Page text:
That said, some big names are on the list, with expected rates of return as ambitious as Verizon's. IBM's expected return on its pension plan was 10 percent in 2001. Ford's, 9.5 percent. Coca-Cola? A mere 8.5 percent. The average for all 50 companies was 9.38 percent.
Most companies Milliman studied kept their rates of return the same from year to year. A few, such as gas and oil giants Phillips Petroleum and ChevronTexaco, lowered their expected rates of return in 2001, anticipating a rough year in the market. Given the S&P 500 was down 13 percent, I'd say they were onto something.
Eight companies, on the other hand, actually increased their expected rate of return in 2001, by as much as 100 basis points. Such expectations, Milliman's study concluded, are "optimistically high." There's an understatement! Based on these assumed rates of return, the 50 companies studied reported a combined $54.4 billion of profits from pension fund investments. In reality, those pension funds lost $35.8 billion -- a difference of more than $90 billion. That's the problem with real earnings; they just never sound as good as manufactured ones.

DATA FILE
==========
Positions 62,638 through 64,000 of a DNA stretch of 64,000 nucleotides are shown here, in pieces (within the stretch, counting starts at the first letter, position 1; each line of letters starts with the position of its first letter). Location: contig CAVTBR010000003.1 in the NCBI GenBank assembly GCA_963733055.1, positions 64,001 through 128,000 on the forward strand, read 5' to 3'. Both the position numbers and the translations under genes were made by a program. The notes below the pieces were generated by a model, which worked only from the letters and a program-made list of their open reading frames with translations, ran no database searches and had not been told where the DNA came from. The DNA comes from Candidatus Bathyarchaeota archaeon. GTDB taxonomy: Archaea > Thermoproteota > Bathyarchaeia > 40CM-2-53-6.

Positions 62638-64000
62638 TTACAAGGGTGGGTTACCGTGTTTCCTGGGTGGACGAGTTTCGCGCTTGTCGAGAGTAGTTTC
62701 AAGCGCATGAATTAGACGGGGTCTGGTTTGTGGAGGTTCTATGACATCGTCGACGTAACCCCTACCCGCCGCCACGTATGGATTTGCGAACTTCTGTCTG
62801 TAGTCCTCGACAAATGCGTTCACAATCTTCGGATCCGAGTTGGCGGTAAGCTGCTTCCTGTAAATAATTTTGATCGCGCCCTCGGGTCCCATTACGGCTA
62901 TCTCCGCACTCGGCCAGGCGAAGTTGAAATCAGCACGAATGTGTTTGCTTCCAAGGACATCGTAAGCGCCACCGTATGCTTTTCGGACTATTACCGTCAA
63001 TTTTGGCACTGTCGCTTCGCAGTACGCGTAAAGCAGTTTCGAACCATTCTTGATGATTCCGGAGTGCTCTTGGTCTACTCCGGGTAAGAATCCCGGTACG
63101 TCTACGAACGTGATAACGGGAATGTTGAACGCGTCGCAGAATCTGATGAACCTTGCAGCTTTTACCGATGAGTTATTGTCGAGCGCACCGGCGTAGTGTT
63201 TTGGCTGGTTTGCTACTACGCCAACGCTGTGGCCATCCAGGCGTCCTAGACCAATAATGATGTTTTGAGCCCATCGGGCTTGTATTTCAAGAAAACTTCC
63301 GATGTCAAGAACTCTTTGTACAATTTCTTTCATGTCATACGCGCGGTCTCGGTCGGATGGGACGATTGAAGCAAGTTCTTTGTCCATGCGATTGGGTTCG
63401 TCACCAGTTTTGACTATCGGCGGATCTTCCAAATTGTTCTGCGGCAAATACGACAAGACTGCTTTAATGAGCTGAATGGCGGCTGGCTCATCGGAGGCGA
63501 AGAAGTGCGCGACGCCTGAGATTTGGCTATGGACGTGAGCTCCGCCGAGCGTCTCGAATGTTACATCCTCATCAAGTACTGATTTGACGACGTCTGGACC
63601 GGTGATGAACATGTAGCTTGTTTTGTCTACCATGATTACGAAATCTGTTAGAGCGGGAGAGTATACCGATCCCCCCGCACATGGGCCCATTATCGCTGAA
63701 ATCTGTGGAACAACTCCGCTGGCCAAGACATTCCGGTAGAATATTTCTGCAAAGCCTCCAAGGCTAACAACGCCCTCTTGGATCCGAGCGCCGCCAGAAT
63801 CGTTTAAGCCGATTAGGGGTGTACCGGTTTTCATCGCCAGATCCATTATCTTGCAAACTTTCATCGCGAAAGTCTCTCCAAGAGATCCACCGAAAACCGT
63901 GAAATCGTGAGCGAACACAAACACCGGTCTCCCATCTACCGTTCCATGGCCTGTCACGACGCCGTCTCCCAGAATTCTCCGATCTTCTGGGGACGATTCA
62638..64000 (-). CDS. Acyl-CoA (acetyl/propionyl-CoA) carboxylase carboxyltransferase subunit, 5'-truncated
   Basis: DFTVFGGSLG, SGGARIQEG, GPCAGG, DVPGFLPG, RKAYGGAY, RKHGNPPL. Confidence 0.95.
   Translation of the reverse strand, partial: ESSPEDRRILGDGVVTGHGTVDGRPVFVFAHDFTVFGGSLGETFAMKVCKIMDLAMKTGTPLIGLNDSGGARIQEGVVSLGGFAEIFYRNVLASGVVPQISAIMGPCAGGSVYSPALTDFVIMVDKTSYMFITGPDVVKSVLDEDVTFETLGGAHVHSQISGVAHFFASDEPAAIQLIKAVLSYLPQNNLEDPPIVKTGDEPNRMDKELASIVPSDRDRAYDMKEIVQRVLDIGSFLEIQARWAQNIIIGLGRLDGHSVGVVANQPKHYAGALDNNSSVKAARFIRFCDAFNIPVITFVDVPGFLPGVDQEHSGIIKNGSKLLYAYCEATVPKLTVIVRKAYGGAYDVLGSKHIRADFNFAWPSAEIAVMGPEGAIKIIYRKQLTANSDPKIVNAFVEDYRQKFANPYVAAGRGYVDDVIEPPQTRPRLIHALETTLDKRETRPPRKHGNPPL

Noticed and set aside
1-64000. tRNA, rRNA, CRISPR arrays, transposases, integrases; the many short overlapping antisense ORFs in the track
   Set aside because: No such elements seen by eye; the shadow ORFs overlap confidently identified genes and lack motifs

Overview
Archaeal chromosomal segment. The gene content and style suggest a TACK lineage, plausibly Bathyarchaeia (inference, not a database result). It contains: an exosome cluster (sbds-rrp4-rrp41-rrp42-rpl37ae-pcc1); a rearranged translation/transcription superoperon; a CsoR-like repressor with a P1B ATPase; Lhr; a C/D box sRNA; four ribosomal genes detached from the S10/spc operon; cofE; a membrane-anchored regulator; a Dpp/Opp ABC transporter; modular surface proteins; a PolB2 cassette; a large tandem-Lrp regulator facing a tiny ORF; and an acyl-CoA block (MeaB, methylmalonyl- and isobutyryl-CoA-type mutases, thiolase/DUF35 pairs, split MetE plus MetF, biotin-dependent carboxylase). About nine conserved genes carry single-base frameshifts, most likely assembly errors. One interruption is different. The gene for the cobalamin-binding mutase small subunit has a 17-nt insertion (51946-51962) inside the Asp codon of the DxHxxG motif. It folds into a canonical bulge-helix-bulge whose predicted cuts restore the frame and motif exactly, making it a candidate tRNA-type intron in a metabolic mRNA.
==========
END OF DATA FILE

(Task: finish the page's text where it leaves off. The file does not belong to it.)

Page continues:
We'll have to wait and see what happens in 2002, but so far the estimates are at best mediocre: According to benefits experts Mercer Human Resource Consulting, the median corporate pension plan earned 1 percent in the first quarter of 2002. I've said it before: A market doesn't bottom at six- or 12-month lows, it bottoms with 10- or 15-year lows.
Shareholders have a right to be upset. Many companies claiming to have earned profits actually may have lost money. Remember that management bonuses and stock option contracts are often tied to profit levels. Adding pension income into the equation is just another way to jack up earnings results and, in turn, the bonuses. It's an even bigger concern for those 15 million people who currently live on their pension plan, not to mention those who expect to. My own father collected a pension from Borden Company, then a diversified corporation, for 17 years until he passed away.